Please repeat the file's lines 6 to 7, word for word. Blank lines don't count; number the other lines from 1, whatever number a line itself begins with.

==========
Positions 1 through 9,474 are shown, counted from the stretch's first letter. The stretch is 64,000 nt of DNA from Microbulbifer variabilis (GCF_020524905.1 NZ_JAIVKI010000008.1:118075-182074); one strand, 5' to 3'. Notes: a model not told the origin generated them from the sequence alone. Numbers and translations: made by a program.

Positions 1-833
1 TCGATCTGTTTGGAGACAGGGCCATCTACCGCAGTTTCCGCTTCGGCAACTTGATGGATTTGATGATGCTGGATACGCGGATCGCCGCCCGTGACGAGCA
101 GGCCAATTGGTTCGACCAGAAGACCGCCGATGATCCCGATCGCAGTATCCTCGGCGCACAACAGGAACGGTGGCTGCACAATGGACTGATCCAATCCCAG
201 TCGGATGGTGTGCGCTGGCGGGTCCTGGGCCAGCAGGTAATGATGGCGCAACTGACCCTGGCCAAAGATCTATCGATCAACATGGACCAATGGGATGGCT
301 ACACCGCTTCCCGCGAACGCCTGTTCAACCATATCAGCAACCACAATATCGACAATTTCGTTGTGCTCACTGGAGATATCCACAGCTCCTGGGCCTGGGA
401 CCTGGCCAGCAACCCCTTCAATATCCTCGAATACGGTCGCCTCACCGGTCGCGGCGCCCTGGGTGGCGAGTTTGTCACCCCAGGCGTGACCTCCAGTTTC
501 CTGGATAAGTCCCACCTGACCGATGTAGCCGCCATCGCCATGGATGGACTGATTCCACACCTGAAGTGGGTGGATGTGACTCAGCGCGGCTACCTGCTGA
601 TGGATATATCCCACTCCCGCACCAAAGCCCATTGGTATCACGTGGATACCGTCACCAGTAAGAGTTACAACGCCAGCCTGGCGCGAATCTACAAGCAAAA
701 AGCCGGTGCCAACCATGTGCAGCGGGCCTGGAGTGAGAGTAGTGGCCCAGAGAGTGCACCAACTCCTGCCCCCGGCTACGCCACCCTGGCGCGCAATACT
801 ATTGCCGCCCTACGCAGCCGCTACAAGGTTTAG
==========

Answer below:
301 ACACCGCTTCCCGCGAACGCCTGTTCAACCATATCAGCAACCACAATATCGACAATTTCGTTGTGCTCACTGGAGATATCCACAGCTCCTGGGCCTGGGA
401 CCTGGCCAGCAACCCCTTCAATATCCTCGAATACGGTCGCCTCACCGGTCGCGGCGCCCTGGGTGGCGAGTTTGTCACCCCAGGCGTGACCTCCAGTTTC